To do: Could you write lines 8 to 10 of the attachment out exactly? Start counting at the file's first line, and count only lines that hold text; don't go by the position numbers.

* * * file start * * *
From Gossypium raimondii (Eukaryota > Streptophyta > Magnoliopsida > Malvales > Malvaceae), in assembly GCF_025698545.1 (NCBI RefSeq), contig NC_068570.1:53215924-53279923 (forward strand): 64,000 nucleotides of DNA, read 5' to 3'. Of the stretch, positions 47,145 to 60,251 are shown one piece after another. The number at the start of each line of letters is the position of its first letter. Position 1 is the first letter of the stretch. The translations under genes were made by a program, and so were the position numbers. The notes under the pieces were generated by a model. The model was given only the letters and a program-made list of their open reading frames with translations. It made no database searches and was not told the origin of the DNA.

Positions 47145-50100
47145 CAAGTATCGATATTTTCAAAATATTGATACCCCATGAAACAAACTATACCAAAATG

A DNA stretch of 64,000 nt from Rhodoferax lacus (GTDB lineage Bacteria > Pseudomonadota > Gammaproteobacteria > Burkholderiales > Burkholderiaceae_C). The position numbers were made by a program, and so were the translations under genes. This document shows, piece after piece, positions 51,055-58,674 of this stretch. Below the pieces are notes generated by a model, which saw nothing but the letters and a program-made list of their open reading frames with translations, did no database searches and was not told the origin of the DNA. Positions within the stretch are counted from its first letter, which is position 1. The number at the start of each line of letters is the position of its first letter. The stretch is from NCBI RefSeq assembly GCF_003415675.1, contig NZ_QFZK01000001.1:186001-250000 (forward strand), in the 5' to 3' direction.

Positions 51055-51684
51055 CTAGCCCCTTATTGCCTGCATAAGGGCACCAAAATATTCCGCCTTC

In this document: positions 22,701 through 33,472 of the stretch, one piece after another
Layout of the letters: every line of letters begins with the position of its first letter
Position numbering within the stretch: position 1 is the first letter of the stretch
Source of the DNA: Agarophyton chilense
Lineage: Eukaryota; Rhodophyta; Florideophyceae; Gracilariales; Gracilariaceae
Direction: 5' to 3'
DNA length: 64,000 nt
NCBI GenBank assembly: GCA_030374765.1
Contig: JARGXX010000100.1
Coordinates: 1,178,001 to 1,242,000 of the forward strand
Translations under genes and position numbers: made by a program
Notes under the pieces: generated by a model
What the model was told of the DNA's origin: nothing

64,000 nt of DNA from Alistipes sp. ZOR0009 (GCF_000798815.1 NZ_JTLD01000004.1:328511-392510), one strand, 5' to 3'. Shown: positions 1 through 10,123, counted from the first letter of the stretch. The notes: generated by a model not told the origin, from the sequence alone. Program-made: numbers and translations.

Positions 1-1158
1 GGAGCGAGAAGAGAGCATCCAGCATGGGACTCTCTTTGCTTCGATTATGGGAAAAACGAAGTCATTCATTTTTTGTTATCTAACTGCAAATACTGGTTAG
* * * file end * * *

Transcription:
Layout of the letters: every line of letters begins with the position of its first letter
Position numbering within the stretch: position 1 is the first letter of the stretch
Source of the DNA: Agarophyton chilense